Tuesday, 5 February 2013


"Young people today are three times as likely as their parents to be out of work. Yet many employers can’t find people with the right entry-level skills to fill their jobs." How do we close the gap?

You should read the report but they have also produced this video where McKinsey directors Diana Farrell and Mona Mourshed share insights from their research with 8,000 stakeholders. The video also profiles two innovative organisations—one in India and one in the United States—that are pioneering new approaches to successfully transition greater numbers of students from education into employment. You can watch the video at http://mckinseyonsociety.com/education-to-employment/video/

We are developing a programme to address these issues in Sheffield but while we all recognise that education-to-employment solutions like the Cutlers' "Made in Sheffield" programme need to be scaled up but there are three challenges to achieving scale: 
  • constraints on the resources of education providers, such as finding qualified and interested staff and the pressure from OFSTED and DfE; 
  • insufficient opportunities to provide young people with hands-on project-based learning; and 
  • the hesitancy of employers to invest in training unless it involves the specialised skills they are going to need.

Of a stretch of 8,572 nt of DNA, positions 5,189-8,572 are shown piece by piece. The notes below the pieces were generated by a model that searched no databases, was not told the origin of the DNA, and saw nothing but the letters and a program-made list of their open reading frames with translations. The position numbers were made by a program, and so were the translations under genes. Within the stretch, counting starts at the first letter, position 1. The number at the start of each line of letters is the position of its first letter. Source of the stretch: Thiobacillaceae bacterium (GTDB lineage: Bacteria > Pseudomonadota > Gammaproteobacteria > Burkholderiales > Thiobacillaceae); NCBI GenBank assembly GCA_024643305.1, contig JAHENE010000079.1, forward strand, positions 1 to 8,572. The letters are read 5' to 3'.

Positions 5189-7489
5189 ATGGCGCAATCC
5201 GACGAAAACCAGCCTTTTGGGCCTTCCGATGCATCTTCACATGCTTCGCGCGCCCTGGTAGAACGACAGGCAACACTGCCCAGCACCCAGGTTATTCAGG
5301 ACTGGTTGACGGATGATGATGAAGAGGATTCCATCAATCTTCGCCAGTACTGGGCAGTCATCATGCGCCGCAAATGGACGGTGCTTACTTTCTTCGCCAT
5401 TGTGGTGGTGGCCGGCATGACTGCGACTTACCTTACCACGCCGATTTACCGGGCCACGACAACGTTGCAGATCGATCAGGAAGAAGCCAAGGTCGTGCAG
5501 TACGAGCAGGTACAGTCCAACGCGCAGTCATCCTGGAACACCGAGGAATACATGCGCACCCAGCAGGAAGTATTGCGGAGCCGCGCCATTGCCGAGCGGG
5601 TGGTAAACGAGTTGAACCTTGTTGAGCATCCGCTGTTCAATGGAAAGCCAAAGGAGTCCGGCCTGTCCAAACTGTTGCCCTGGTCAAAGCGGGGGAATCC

The report suggest that there are solutions for each of these challenges. In the first instance, coupling technology and a skills based curriculum offer can help to supplement staff expertise and spread consistent instruction at a modest cost. For the second challenge, apprenticeships traditionally have provided hands-on experience, but there are not enough spaces to meet demand and we need to start earlier. Technology, in the form of “serious games” and other kinds of simulations, can help here, too, by offering tailored, detailed, practical experience to large numbers at a comparatively low cost. Serious-game simulation could become the apprenticeship of the 21st century. In a sense, the future of hands-on learning may well be hands-off. Third, employers often are willing to invest only in those specialised skills whose value they can fully capture; they do not want to spend money on employees who might take their expertise elsewhere. But for providers, it is expensive to develop solutions for every employer. One proven approach is to combine customisation and scale by offering a skills based curriculum which can be complemented by employer-specific top- ups. This is exactly what we are trying to do in Sheffield working with the Cutlers' Company, the Sheffield Teaching Hospitals NHS Trust six secondary schools, two colleges, two universities and the City Council. Happy to discuss with anyone who is interested or wants to help!

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